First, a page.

Pirates are continually working on ways to take potential revenue from the games industry. Already, pirates are working on cracking Sony’s currently un-pirated PlayStation 3, while new flash cards have been brought to market to counter Nintendo’s DSi, which initially locked out the illegal R4 card.
However, the industry hasn’t rested either. New measures are being trialled all the time to deter piracy, from DRM to persuasive measures such as free downloadable extras.
And now the Government is getting involved with its Digital Britain report, which details measures to counter peer-to-peer file-sharing.
“According to the Digital Britain report, the UK’s creative industries have an annual production activity of nearly £6 billion, equivalent in scale to the financial services industry, and the UK is the world’s biggest exporter of cultural goods,” says Boyd.
“This makes it clear that the UK government is right to want to tackle piracy. However, Nintendo’s fight against piracy is a global one and is not limited to one market. We welcome any political initiative that is aimed at supporting companies that seek to protect their creative content and are happy to work with government and industry bodies to make sure efforts are aligned.”
Hillier adds: “The Digital Britain Report is a kind of wish list of what we’d like to have. It is a good attempt by the Government to highlight the issue. The Government has taken on board some of the things we have lobbied for, although there isn’t much time before the election.”
It’s encouraging to see the measures being made by trade bodies, Governments, platform holders and publishers in trying to halt the growth of piracy.
In the UK, news laws and legal precedents are being made that makes the convictions of IP thieves even easier (see ‘The case of Christopher Gilham’), and this year alone new laws could be passed that allows legal bodies to check financial records of convicted pirates.
Indeed, life as a games pirate has never been so hard.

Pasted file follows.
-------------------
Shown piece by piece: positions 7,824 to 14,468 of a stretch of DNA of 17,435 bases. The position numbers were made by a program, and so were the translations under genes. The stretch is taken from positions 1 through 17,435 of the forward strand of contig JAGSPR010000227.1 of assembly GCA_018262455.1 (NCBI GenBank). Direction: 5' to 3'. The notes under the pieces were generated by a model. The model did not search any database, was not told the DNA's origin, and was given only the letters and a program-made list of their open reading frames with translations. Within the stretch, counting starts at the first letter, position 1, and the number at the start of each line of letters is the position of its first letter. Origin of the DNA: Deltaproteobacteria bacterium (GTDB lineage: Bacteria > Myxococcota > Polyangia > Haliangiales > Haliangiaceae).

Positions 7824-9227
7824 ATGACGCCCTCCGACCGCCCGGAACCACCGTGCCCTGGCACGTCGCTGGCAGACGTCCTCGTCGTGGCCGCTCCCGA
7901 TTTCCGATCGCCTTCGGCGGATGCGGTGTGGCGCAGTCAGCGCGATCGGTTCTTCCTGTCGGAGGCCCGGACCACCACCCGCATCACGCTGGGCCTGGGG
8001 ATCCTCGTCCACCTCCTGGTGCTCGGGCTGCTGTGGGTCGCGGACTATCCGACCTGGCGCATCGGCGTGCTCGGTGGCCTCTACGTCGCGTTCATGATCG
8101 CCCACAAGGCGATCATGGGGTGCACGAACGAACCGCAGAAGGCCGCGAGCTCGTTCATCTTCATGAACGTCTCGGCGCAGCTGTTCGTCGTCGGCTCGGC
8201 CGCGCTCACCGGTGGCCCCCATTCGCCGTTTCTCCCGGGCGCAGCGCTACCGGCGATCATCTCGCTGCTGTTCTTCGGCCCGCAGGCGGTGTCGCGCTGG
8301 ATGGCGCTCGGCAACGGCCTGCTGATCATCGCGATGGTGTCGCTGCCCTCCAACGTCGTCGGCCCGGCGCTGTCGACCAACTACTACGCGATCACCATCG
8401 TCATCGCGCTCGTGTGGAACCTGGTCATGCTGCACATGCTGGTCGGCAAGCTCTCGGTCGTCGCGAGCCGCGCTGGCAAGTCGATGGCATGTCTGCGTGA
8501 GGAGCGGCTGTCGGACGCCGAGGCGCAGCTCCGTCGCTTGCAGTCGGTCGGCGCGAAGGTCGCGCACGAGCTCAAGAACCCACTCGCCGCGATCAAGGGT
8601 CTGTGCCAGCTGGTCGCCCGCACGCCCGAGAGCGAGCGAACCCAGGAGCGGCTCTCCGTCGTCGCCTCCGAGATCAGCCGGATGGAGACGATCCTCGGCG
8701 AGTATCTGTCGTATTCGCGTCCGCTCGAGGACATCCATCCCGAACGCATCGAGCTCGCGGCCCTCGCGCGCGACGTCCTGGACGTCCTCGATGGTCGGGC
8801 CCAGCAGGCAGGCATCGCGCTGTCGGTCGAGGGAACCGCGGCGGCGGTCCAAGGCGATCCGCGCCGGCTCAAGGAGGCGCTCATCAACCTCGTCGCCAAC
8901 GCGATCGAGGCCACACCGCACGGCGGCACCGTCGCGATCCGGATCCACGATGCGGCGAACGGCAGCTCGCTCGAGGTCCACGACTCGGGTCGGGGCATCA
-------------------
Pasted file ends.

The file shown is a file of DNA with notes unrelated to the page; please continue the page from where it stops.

In terms of copied discs seized by ELSPA and Trading Standards in the UK, Nintendo’s Wii is the most pirated of today’s games consoles.
The second most pirated machine in terms of discs seized in the UK is Xbox 360. Recently, ELSPA seized a terabyte hard drive filled with games for Microsoft’s machine.
The main form of piracy for DS is through piracy flash cards such as the R4. As gamers can download hundreds of games onto these devices, it is difficult to gauge that exact level of piracy on DS. However, piracy cards are extremely popular – and until last year were even available to buy on Amazon.
PSP suffers a similar piracy issue to the DS, as pirates download games onto a memory stick and plug it into the handheld. Sony is currently trialling an online activation system with SOCOM: Fireteam Bravo 3.
PS3 is the only current gen console free of piracy. However, web reports point to hackers trying to circumvent the machine, while ELSPA has seized hard drives with a number of PS3 ISO files installed – ready to go if the machine is cracked.
Although there is a limited market for PS2 titles, ELSPA is still finding a small number of copied discs for Sony’s last generation console in the UK.
PC piracy is largely via peer-to-peer file sharing over the internet. According to ELSPA, there are very few copied discs in circulation in the UK.
Not even Apple’s handheld is free of piracy. Gamers can download software that allows them to download illegal apps through unofficial application stores. However, it does mean consumers can no-longer use Apple’s official app store.